ABOVE: WATCH ROBBIE ROBERTSON AND JIM GUERINOT ON GLOBAL’S THE MORNING SHOW.
TORONTO – The Band’s legendary guitarist Robbie Robertson has co-authored a new book geared toward introducing young people to the most influential artists of yore, but there’s at least one weighty omission from the glossy tome: the Band.
His collaborator Jim Guerinot said Legends, Icons & Rebels: Music That Changed the World originally included an entry for the mostly Canadian Americana innovators — whose master musicianship and classification-defying signature stew of country, blues, R&B and rock set an inimitable example for bands who followed — but Robertson vetoed his own inclusion over his partner’s objections.
“I made them take it out of the book,” Robertson said during an interview this week in Toronto, his co-writer by his side. “I just didn’t want to be a distraction. I didn’t want to be blowing my own horn in this thing. I didn’t feel comfortable with that.
“I understood perfectly that the Band was one of the biggest examples of combining music into a whole new flavour … we did that more than anybody else. And I said, ‘No, I just don’t feel comfortable with this.’ Because it just felt like: ‘Hey, here’s the greatest recording artists of all time, the music that changed the world, and I made sure I was in there.’
“I just didn’t want that weighing over me.”
It wasn’t the only heated argument over which artists were to be included in the gorgeously illustrated book, which hits stores this week.
The book includes profiles of 27 of the most influential artists of all time, including Aretha Franklin, the Beatles, Bob Marley, Buddy Holly, Ray Charles, Little Richard, the Beach Boys, Sam Cooke, Stevie Wonder, Bob Dylan and Joni Mitchell (the sole Canadian artist to merit inclusion), with pithy but fascinating personal anecdotes about each artist from Robertson sketched in the margins.
Among the snubs singled out as particularly painful by the authors themselves? The Rolling Stones, Sly and the Family Stone, Roy Orbison, Simon and Garfunkel and David Bowie.
Well, they hope to someday issue a Part Two. The book includes two hit-stuffed CDs with tracks from every featured artist (when it’s pointed out that securing the rights to all the songs must have been a headache, Robertson and his co-conspirator simply nod their heads wearily in agreement).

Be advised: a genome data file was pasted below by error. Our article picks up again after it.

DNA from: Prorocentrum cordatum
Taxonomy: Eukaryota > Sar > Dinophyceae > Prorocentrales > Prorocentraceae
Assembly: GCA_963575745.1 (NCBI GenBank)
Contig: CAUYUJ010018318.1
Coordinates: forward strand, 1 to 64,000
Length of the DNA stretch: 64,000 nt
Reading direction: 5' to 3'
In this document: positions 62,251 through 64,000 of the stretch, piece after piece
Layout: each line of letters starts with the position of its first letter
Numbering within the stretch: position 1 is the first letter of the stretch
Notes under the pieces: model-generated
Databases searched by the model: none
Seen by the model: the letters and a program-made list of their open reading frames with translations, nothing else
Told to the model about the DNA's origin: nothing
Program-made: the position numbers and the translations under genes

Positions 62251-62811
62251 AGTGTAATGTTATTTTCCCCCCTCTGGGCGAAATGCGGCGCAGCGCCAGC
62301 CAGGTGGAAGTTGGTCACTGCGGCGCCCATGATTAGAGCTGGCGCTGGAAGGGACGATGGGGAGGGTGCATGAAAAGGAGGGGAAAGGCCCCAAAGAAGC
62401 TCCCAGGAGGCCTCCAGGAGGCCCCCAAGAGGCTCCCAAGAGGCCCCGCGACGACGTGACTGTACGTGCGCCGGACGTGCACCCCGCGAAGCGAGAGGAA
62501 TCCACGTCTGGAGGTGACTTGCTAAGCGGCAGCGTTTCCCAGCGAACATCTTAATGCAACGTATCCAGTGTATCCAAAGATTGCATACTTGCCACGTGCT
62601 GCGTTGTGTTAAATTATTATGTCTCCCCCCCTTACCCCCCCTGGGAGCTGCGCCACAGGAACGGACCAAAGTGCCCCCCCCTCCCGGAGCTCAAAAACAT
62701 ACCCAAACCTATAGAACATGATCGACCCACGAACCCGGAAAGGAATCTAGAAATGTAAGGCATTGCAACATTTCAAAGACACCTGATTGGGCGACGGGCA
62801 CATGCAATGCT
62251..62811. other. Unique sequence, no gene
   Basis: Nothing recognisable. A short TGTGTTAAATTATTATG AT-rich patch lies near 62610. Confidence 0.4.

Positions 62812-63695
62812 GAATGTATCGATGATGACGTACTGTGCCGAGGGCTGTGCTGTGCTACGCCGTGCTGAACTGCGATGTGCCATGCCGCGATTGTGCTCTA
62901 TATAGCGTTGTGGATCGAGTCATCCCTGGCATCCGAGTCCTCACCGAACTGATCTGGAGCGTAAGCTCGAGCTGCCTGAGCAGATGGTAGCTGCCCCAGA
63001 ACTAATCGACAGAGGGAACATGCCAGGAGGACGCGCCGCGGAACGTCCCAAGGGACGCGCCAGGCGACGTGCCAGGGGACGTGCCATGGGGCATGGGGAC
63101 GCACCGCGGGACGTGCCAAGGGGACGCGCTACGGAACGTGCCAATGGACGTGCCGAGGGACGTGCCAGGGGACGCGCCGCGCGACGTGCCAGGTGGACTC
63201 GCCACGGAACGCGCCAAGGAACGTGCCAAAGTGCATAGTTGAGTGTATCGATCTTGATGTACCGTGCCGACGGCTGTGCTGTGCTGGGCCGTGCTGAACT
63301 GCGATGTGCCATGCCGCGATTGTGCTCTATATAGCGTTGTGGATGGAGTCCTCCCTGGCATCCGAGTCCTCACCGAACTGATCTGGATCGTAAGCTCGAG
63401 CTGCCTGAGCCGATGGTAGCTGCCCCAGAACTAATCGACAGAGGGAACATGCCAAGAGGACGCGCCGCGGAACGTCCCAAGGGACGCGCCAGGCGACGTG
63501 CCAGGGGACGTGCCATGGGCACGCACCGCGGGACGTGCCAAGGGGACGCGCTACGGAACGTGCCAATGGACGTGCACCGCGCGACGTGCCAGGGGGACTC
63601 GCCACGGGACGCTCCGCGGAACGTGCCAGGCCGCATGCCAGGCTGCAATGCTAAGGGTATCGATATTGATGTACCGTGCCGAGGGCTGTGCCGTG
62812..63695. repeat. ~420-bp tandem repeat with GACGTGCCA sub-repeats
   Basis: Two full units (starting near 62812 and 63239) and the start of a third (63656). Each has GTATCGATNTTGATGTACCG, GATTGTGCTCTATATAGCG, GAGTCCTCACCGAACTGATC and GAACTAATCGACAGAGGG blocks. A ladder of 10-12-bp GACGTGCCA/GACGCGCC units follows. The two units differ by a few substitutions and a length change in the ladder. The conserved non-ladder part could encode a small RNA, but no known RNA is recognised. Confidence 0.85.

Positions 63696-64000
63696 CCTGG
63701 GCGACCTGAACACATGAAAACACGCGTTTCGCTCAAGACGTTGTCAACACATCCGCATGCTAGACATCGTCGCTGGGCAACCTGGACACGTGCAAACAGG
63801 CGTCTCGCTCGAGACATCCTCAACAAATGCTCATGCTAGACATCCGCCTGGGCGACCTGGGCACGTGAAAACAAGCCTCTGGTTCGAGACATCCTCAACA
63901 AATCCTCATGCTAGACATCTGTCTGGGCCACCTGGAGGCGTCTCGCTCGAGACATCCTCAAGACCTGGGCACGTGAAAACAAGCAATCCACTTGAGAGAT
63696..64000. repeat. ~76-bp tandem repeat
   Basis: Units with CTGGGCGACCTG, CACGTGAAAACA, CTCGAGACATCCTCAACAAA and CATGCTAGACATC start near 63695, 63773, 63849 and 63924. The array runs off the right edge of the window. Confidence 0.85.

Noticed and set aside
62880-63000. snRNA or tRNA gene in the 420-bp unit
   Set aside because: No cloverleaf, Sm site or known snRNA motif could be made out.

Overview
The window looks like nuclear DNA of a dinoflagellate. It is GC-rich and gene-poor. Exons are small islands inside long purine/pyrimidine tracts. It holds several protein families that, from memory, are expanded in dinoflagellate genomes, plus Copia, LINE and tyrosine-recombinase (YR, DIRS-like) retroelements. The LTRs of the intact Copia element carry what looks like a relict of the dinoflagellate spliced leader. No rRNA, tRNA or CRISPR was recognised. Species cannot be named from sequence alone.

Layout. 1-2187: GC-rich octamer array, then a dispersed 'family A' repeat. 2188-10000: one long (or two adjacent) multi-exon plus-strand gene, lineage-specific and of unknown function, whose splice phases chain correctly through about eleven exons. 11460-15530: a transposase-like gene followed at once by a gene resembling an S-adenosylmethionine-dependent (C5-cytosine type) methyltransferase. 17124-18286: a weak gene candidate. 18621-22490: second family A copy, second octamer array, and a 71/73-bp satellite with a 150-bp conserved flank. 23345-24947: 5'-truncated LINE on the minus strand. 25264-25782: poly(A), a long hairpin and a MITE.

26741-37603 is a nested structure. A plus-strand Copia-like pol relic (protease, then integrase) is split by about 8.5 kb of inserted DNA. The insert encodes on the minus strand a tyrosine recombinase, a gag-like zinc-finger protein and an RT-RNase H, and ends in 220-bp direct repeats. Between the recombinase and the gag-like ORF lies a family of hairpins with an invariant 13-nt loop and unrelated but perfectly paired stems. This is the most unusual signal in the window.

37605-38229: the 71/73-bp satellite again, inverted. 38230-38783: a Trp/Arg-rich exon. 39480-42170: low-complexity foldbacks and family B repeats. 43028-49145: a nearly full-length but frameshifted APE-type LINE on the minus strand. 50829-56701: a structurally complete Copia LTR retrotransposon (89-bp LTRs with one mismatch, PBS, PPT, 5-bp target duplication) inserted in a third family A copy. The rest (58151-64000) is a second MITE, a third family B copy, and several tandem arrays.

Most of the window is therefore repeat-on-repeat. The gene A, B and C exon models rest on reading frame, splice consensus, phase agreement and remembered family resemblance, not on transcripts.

It’s intended as both an introductory tool for children and young adults unfamiliar with the bedrock-building legends of music’s past as well as an educational tool for adults who might even fancy themselves experts on the artists covered.
Just putting the book together yielded good stories. A few months ago, Guerinot and Robertson travelled to St. Louis to visit with Chuck Berry, the father of rock and roll. Robertson says that he and Berry — by legend an occasionally frosty sort, particularly toward the rock musicians who profited off the sound he invented — have a “great relationship,” even as he acknowledges: “I’ve had my situations with Chuck Berry.”
During their visit, Robertson and Guerinot tried to jog Berry’s memory of a certain performer by showing the legendary rocker an iPhone photo.
“And he said, ‘Can my phone do that?'” Guerinot recalled. “All of a sudden, I’m sitting next to Chuck giving him an iPhone tutorial. I was just like, ‘This is the greatest thing in life.'”
Added Robertson of the 86-year-old “Johnny B. Goode” howler: “I think the world of Chuck Berry. … And he still gets up and performs. He can’t hear, but he still sings those songs.”
Given Robertson’s obviously extensive inventory of untold rock and roll yarns, Legends, Icons & Rebels offers a tantalizing glimpse of what a true memoir from the rocker might look like.
Good news, then. Robertson has been penning an autobiography for years, and — his eyes lighting up at the mention of it — is sufficiently enthusiastic about the work that he makes no effort to manage expectations.
“It’s pretty extraordinary because the more I’m writing it, the more I’m realizing that I’ve got a few stories to tell,” Robertson says effusively but wouldn’t guess at a release date for the project. “It’s really working out great. One of the editors that I’m working with, I was with last night, and she just read the first seven chapters of it and it blew her mind.
“So that’s exciting for me to think, well, I’m … trying to do something really special with that, and she says it’s unlike anything else she’s ever read. And she’s read some of these music memoirs and everything, and she says it is miles away from anything anyone else has done. And I haven’t read them — on purpose I haven’t read them.
“So that’s gratifying to hear.”
© The Canadian Press, 2013